Workhorse Group (NASDAQ:WKHS) was one of more compelling electric vehicle (EV) plays that charged higher in the second half of last year. As traders clamored to get their hands on everything and anything EV-related Workhorse stock plowed ahead to nearly $43.
Then the bottom fell out from under it. Last week's EV stock sell-off combined with disappointing news about Workhorse's potential relationship with the U.S. Postal Service (USPS) abruptly cut the share price in half. The company now finds itself with a lot of work to do to regain favor with the market.
Why Did Workhorse Group Stock Drop?
On February 23rd, the USPS announced that it had awarded rival EV manufacturer Oshkosh a $482 million initial design contract for its fleet of next-generation delivery vehicles (NGDV). This news dealt a devastating blow to Workhorse which had been rumored to be in the running to earn a long-term contract from the USPS.
It was this rumor that largely fueled the stock's meteoric 550% rise in 2020 that carried into the early weeks of this year. The USPS contract is estimated to be worth approximately $6 billion based on its need to replace over 150,000 trucks over the next 10 years. With Workhorse no longer the lead horse for this business, its share price plunged 47% in one day erasing months' worth of gains.
Investors' high hopes for the USPS contract in hindsight may have been out of touch with reality considering Workhorse plans to crank out less than 2,000 vehicles this year. But while its production capacity may not be a fit for an order the magnitude of a USPS, the market nevertheless hoped it could at least secure some of the award.
This left Workhorse scrambling to do some damage control. Refusing to wave the white flag, management said it may protest the award as is commonplace in the world of government spending.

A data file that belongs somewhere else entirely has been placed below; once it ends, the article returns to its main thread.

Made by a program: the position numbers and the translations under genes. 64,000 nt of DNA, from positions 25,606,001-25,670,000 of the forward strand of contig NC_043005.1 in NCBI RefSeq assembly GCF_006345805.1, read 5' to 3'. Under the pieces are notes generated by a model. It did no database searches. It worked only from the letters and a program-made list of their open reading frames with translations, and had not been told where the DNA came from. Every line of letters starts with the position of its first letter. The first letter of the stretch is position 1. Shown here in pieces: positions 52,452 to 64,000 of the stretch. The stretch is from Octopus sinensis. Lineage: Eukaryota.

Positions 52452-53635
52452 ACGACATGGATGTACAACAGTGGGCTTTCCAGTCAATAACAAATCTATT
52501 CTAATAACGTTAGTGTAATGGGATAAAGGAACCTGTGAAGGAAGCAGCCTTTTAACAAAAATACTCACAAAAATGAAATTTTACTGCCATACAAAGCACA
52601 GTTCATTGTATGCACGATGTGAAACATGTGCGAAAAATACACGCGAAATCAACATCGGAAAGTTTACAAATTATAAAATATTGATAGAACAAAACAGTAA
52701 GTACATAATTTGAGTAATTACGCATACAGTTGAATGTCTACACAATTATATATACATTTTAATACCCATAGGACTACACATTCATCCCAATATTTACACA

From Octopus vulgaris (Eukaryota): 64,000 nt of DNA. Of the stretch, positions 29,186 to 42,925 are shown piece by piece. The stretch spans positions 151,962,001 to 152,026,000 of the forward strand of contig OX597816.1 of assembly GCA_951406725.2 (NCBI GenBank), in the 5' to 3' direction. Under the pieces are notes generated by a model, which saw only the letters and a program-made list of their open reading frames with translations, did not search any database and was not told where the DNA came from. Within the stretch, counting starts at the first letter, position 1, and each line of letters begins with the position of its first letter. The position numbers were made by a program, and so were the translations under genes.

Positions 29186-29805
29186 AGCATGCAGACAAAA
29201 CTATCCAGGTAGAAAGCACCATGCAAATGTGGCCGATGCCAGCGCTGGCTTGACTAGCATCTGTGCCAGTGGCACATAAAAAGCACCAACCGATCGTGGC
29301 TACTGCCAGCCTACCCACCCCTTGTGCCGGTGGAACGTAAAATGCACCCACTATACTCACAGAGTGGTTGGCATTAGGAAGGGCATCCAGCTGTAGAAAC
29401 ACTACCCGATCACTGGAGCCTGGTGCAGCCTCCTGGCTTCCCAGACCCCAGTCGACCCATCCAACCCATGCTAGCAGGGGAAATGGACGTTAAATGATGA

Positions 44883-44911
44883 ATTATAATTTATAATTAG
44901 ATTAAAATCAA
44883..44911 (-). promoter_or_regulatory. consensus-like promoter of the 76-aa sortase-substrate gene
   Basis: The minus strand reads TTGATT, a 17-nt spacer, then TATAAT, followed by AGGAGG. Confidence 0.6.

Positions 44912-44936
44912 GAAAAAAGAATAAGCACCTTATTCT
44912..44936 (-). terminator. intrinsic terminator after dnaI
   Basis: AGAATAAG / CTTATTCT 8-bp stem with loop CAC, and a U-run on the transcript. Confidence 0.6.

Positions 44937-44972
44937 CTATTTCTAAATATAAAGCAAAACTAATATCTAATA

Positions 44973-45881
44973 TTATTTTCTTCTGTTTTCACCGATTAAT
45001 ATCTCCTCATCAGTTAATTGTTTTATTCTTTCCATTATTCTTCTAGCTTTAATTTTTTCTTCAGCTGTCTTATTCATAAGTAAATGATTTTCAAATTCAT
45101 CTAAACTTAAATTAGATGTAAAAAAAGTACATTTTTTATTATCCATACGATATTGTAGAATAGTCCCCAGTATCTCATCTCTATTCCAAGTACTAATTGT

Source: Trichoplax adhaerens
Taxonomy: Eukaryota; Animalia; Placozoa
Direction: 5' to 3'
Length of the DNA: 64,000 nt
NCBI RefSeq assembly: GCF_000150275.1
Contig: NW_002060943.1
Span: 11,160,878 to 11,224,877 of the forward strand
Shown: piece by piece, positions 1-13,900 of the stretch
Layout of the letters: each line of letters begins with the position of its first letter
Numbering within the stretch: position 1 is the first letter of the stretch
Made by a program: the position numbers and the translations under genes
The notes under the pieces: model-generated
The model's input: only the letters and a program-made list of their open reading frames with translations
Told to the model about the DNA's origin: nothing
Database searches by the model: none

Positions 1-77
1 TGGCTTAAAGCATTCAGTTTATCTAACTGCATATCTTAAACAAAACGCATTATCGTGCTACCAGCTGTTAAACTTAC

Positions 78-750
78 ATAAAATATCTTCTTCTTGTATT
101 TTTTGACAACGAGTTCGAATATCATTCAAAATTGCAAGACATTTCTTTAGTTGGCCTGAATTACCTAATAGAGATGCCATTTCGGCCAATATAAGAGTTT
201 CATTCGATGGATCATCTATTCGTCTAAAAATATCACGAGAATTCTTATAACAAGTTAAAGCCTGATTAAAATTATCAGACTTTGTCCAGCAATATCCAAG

How Did Workhorse Group Perform in Q4?
A week later with its tail between its legs Workhorse Group found itself back at the podium to announce its fourth quarter financial performance.
Sales came in at $652,000 (versus just $3,000 in the prior-year period) and net income was around $280 million. Nearly half of the revenue was derived from the company's 10% stake in Ohio-based EV manufacturer Lordstown Motors which operates in the former General Motors assembly plant. In October 2020 Lordstown joined forces with the DiamondPeak Holdings SPAC to launch its IPO under the RIDE ticker.
Management also hinted at using some of its $200 million cash balance to expand its manufacturing capabilities. This would certainly appear to be a step in the right direction, that is, if the demand is there.
With investors more interested in the latest USPS contract developments, however, the report did little to swing the stock price in either direction.
Is Workhorse Group Stock a Buy?
It seems many investors were only along for the USPS ride. The stock has staged a bit of a recovery after the company disclosed a March 3rd meeting with the USPS. But whether this amounts to a simple gesture of courtesy from the postal carrier or the rekindling of a relationship remains to be seen.
Putting the USPS setback aside, Workhorse Group does have other growth avenues. What sets it apart from other battery-EV players is its focus on the last-mile delivery sector and the drone-integration of its vehicles. This along with its cloud-based real-time performance tracking systems help would-be customers optimize energy usage and run more efficient routes (while helping the environment).
Also in the plus column is an increasing EV order backlog of 8,000-plus vehicles which represents around $600 million in deferred sales. This includes purchase orders from automotive group Pritchard Companies and trucking company Pride Group Enterprises—no slouches in the auto industry but a far cry from an organization the size of the USPS. The 6,320 vehicle Pride Group order accounts for the bulk of the backlog.
Yet given its current lack of scale, Workhorse will have a challenge convincing investors that it can hang with the big boys in the EV space. That's not to say, however, that the company can't grab a share of the massive global EV market opportunity. It could ultimately carve itself a nice little niche market catering to smaller government and commercial fleets. This could work out just fine, but as the market has been quick to point out, it may mean a more modest valuation for its equity.
Pending a surprise development around the USPS or another potential big-ticket customer, Workhorse Group stock may have to get more comfortable hanging out in the minor leagues. And for this reason, investors are better off on the sidelines for now.
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